Developing your feet to walk comfortably without shoes requires several things and may be impossible if you have developed podiatric problems over the years. The first and easiest thing you must accomplish is to condition the skin on the bottom of your feet to be able to walk barefoot without blistering. Start by walking inside the house and, as you advance in this regard, venture outside for short walks - extending the time and distance as you progress. You will possibly reach a plateau quickly because it takes more than tough skin to walk barefoot. There is a layer of padding which is the sole of your foot. This may have atrophied over the years and it takes a considerable length of time and exercise to redevelop it. It may take a year or more to build up this necessary layer, even with constant effort. The third thing is to reprogram your brain to recognize the sensations your feet will encounter. A sensation, new to your feet after all these years, will be interpreted by your brain as pain. You have to keep going which forces your brain to analyze this new information and determine that it is not pain but just coarse grass, for instance, which your feet can easily handle. The changes in perception amaze me. Even after your feet have been conditioned sufficiently, walking along on a new surface may hurt initially. Assuming that it is truly not a hostile surface, as you progress the perceived pain will melt away - not because your feet have become numb, but because your brain has decided that this is not pain after all.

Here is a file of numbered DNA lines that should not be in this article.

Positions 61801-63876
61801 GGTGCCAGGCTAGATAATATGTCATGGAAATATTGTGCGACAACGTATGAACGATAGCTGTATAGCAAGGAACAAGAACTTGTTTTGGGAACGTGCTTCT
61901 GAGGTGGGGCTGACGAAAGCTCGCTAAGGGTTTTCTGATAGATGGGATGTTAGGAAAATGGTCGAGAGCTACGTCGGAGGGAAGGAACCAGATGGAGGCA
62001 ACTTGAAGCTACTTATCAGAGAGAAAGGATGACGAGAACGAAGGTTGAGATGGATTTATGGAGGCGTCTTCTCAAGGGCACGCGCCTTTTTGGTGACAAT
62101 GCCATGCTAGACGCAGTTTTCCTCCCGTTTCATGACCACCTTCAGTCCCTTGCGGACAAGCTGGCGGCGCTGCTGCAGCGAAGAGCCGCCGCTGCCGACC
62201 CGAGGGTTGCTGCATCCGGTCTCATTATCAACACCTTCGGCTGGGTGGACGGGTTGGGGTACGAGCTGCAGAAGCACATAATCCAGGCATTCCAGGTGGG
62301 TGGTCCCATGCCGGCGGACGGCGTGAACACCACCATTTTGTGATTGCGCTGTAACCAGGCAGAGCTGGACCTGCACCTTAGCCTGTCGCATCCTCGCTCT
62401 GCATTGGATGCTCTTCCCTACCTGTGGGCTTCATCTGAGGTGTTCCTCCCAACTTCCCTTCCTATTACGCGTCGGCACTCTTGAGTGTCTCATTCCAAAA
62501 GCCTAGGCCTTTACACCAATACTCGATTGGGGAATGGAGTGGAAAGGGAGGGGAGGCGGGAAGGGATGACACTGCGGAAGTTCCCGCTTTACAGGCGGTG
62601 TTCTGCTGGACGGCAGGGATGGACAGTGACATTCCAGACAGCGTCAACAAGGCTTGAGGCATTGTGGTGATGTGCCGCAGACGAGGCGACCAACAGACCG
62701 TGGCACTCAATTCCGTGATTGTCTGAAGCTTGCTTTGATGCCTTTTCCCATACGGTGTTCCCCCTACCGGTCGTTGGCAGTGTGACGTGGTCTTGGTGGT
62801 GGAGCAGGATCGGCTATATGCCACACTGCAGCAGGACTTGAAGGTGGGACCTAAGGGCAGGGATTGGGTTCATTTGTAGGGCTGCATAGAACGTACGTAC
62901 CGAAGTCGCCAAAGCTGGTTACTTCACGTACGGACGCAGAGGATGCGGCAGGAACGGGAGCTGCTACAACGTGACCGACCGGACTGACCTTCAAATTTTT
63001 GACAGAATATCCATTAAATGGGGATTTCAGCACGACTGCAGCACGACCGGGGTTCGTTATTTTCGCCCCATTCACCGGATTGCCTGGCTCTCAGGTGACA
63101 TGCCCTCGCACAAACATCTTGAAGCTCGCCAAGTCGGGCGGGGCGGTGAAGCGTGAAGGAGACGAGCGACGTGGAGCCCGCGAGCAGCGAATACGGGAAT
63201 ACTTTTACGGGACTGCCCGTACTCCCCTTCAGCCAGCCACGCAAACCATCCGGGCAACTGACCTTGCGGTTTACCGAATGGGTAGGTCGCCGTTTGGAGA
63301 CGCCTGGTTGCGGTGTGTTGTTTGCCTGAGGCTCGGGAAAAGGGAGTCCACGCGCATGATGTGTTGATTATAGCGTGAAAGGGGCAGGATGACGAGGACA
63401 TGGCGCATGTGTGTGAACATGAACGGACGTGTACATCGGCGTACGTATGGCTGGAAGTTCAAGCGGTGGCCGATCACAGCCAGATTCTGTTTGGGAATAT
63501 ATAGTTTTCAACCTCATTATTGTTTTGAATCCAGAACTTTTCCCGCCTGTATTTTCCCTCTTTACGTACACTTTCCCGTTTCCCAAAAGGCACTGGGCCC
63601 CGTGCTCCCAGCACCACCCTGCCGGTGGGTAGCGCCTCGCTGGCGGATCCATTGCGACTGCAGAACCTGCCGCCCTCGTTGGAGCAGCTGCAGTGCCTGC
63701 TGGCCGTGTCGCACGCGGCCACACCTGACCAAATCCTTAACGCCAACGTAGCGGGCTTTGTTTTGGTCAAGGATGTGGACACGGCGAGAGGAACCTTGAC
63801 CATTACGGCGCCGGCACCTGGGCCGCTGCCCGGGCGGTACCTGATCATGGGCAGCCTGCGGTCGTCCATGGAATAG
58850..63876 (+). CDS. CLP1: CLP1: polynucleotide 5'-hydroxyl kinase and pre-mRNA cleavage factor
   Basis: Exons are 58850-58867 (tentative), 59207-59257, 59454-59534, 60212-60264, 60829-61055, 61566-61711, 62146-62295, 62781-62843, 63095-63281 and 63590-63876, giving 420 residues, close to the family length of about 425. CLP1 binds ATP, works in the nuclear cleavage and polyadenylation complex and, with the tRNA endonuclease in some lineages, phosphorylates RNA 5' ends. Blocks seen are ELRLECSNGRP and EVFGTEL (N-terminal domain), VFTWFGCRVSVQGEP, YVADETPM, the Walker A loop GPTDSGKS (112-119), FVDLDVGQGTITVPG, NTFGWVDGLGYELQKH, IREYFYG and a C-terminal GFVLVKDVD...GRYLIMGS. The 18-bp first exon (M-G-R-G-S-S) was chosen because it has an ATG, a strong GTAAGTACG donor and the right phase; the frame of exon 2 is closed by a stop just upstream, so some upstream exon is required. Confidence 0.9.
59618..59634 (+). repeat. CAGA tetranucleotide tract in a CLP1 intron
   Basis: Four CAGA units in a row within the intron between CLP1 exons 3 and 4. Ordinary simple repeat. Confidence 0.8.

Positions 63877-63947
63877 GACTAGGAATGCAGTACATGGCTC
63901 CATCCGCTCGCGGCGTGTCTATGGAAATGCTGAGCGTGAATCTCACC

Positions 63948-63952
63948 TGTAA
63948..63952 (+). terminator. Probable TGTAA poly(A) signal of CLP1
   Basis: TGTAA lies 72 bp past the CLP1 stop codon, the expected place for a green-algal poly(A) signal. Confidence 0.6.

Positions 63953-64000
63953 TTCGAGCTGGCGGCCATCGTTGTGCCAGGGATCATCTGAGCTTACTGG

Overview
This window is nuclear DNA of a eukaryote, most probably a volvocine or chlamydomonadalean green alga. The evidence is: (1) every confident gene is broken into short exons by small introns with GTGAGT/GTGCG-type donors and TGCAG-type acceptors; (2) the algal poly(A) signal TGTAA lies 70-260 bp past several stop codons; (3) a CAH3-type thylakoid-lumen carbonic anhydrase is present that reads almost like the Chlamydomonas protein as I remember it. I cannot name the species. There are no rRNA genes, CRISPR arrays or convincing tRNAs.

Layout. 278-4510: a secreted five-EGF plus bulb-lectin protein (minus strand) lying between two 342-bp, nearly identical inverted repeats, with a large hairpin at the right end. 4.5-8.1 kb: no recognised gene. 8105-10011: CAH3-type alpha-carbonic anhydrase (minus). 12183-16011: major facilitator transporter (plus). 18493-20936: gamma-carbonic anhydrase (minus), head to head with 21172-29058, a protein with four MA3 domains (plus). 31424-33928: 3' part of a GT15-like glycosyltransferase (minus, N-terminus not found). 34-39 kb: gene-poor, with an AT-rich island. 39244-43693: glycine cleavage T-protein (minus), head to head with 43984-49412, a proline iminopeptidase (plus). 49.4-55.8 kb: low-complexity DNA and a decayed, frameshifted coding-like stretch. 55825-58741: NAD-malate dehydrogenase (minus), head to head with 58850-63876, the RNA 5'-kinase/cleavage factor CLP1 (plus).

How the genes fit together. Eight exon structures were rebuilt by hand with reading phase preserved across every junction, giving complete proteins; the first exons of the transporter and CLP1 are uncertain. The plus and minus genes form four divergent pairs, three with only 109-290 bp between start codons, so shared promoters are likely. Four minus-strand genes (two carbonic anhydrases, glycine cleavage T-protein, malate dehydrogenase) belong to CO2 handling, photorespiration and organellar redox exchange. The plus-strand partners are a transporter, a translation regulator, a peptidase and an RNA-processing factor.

The good news is that all these things are accomplished at the same time by the same method, which is using your feet “bare,” under varying conditions. No tricky therapy is required, just persistence. How long it takes to recover depends on how much the soles of your feet have atrophied. Now, back in the civilized world of California, I hike the trails through the hills near my home enjoying the freedom of well-developed bare feet. In this country we may never want to go barefoot into a grocery store or restaurant (as they do in New Zealand) but I receive the satisfaction that comes from being able to walk barefoot, like the old man in the jungle. I feel it is the natural thing to do and, in spite of occasional strange looks from people that I encounter, I enjoy it. Hopefully I will never develop the “old man shuffle”.
By Matt Johnston